Policy directions in public agricultural research: CGIAR’s public goods mandate and plant genetic resources

Segal, Ruth (2022) Policy directions in public agricultural research: CGIAR’s public goods mandate and plant genetic resources. Doctoral thesis (PhD), University of Sussex.

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Abstract

The conservation and use of plant genetic resources (PGR) is subject to a range of international treaties and conventions, but these have not resolved controversies over rights of access to seeds, control over new crop varieties or biodiversity conservation. This thesis examines the role of CGIAR, a publicly-funded body that manages 11 international genebanks, within these debates.

The thesis explores how the role of, and strategy for, public international agricultural research (IAR) has evolved in the light of changes in governance of the global agri-food system (1990 – 2012). The research takes CGIAR as its central case study, using archival research and key informant interviews to examine the relationship between CGIAR’s mandate to provide ‘global public goods’ (GPGs) and its policy decisions on the management of plant genetic resources (PGR) and intellectual property.

It examines how different understandings of GPGs fitted with or challenged dominant discourses about future agri- food systems, and whose interests have been served by CGIAR’s changing understandings of its role.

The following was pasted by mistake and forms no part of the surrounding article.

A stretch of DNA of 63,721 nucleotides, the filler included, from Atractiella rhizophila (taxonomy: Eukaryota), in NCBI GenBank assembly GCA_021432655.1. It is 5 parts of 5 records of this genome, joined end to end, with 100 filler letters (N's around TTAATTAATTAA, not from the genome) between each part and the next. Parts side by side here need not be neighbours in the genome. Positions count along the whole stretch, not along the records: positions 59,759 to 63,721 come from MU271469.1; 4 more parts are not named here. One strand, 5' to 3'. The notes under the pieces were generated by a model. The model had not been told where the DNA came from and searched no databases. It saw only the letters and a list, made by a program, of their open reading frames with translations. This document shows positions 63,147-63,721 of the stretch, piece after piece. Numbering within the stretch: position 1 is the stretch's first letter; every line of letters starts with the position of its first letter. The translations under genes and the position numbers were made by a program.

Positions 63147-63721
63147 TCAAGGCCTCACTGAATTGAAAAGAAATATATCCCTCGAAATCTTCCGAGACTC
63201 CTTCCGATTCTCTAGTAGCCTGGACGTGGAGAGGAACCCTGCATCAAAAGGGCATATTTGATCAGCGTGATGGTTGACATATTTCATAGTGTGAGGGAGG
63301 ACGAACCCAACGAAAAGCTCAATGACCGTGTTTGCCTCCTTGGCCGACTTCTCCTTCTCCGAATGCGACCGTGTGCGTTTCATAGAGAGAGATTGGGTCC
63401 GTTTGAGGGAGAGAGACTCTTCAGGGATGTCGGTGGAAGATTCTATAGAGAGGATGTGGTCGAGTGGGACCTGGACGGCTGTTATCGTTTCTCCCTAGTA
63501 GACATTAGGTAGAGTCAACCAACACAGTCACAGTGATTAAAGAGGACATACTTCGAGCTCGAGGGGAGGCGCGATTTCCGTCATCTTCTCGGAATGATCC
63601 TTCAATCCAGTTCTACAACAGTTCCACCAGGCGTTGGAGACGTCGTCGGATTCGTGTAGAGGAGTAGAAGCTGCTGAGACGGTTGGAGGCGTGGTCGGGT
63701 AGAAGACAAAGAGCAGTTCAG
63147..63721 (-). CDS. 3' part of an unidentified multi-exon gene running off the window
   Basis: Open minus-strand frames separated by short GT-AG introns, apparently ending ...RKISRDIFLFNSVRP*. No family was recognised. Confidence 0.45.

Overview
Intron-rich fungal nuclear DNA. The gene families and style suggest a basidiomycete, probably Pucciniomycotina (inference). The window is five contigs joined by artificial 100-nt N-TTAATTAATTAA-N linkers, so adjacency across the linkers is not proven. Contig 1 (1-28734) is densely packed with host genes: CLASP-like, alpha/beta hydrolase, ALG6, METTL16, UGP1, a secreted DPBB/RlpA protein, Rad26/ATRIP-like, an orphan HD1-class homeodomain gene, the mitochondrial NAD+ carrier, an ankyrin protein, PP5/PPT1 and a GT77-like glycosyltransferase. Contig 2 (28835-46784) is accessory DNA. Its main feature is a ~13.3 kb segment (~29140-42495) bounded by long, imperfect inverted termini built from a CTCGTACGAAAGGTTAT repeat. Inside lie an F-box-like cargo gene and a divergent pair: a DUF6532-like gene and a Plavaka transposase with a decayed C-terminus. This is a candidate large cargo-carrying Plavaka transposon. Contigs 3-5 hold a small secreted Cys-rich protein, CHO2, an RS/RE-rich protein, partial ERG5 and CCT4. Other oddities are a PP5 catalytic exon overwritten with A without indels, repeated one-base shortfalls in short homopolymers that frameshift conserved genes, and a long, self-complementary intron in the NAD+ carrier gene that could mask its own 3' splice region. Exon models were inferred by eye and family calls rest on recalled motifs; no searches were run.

The research finds that there were multiple and vague understandings of the GPG concept across CGIAR and its donors; and that this ambiguity was critical in CGIAR’s policy choices on PGR management. The evidence shows that CGIAR’s ostensible policy goals on the management and use of PGR remained remarkably stable over time. It explains this stability by demonstrating how ambiguity over the GPG concept enabled particular narratives about how science contributes to development outcomes to remain dominant.

It finds that an over-focus on the global aspect of its GPG mandate undermined opportunities within CGIAR to consider the different publics that IAR should serve, and the range of goods they might need. This framing of CGIAR’s public goods mandate resulted in a policy alignment with dominant, market-based, paradigms of agricultural development, to the neglect of opportunities for the exploration of alternative pathways to development.

Item Type: Thesis (Doctoral)
Schools and Departments: University of Sussex Business School > SPRU - Science Policy Research Unit
Subjects: S Agriculture > SB Plant culture
Depositing User: Library Cataloguing
Date Deposited: 07 Feb 2022 14:03
Last Modified: 07 Feb 2022 14:03
URI: http://sro.sussex.ac.uk/id/eprint/104234

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